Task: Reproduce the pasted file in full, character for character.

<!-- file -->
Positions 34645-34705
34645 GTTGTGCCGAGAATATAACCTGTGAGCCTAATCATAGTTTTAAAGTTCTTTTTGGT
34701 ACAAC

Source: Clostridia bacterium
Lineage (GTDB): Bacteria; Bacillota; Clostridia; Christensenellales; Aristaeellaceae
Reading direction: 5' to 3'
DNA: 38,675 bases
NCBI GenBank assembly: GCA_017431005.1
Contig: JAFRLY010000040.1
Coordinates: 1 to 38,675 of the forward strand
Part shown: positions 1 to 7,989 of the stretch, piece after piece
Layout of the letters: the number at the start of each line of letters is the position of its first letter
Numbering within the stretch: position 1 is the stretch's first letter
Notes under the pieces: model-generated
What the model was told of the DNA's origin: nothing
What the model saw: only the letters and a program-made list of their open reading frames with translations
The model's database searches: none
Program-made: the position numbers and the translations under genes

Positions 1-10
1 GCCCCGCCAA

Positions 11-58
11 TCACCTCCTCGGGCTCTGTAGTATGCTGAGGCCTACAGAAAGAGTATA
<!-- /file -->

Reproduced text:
Positions 34645-34705
34645 GTTGTGCCGAGAATATAACCTGTGAGCCTAATCATAGTTTTAAAGTTCTTTTTGGT
34701 ACAAC

Source: Clostridia bacterium
Lineage (GTDB): Bacteria; Bacillota; Clostridia; Christensenellales; Aristaeellaceae
Reading direction: 5' to 3'
DNA: 38,675 bases
NCBI GenBank assembly: GCA_017431005.1
Contig: JAFRLY010000040.1
Coordinates: 1 to 38,675 of the forward strand
Part shown: positions 1 to 7,989 of the stretch, piece after piece
Layout of the letters: the number at the start of each line of letters is the position of its first letter
Numbering within the stretch: position 1 is the stretch's first letter
Notes under the pieces: model-generated
What the model was told of the DNA's origin: nothing
What the model saw: only the letters and a program-made list of their open reading frames with translations
The model's database searches: none
Program-made: the position numbers and the translations under genes

Positions 1-10
1 GCCCCGCCAA

Positions 11-58
11 TCACCTCCTCGGGCTCTGTAGTATGCTGAGGCCTACAGAAAGAGTATA